Know someone too scared to embrace a new technology? Wondering how you can help them get beyond the fear to the benefits? Let’s talk about doing battle with technology adoption enemy number one: fear.
I’ll be the first to admit, many technologies — computers especially — seem scary, complex, and in some ways, intelligent. Newcomers might even perceive that level of sophistication like a foe or enemy force. I remember well how daunting personal computing was for me to willingly engage. In hindsight, it seems silly for me to have been so worried about a machine. But my perceived inadequacy and lack of knowledge about the subject made it feel very real at the time.
So, is it possible to get someone to want to embrace the technology? Yes, but here’s your primary objective. If you even want to get your foot in the door and have a chance to win them over, you must first find ways to shut down their fear. Even if there are incentives for embracing the technology, they often won’t be enough beause fear is more powerful.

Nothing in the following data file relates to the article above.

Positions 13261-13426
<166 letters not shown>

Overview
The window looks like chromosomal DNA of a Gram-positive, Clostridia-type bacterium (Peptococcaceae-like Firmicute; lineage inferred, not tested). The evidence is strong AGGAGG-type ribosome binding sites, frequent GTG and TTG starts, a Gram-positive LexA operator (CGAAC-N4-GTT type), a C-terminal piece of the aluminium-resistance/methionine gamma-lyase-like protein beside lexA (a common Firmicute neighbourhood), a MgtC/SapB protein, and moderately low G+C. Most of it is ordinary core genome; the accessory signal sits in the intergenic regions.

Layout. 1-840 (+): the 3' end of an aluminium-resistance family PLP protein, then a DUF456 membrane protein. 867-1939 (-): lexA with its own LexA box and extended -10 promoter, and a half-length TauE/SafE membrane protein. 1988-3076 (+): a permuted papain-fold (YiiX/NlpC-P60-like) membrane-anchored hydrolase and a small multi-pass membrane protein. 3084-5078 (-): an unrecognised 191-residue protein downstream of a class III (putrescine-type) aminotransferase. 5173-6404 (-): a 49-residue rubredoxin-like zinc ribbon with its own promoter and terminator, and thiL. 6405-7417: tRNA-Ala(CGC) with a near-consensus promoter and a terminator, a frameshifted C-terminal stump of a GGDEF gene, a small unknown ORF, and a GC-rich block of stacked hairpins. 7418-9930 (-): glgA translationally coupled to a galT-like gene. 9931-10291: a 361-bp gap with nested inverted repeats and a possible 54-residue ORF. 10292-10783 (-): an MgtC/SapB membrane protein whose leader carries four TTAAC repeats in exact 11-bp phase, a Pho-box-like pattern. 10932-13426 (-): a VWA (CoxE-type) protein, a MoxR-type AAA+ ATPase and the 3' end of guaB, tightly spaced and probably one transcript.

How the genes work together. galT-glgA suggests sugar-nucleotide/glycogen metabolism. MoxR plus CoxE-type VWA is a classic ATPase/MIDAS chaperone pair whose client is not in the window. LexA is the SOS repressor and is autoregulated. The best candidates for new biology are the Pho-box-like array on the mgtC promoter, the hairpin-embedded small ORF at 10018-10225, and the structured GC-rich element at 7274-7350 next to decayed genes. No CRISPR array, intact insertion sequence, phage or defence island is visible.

Eliminating fear was one of my primary goals in and purposes for writing The Ultimate PC Primer, and it’s also why the book went through four manuscript revisions. It took that long to figure out how to integrate multiple ways and angles for maximizing encouragement and disarming fear at every possible point of newcomer worry.
People find security in knowing they’re not the first to have trod the road of technology adoption, and it’s comforting to know that others who have had the same fears go on to overcome them and do well. (See the Introduction of The Ultimate PC Primer for my personal story, which is available in the Look Inside feature on Amazon.) Stories of success go a long way to reassure fearful skeptics.
So if you’re trying to convince a parent, friend, or colleague to embrace some new technology without success, take a step back and ask if that person is likely afraid. If so, drop the logical arguments and make the emotional barriers your first battle. Find examples of others who have overcome the same skepticism and worries. Empathize with their fears, even if you know those fears are unnecessary. Lastly, remember to be patient.
In my next post, I’ll offer some other ways to further encourage technology adoption.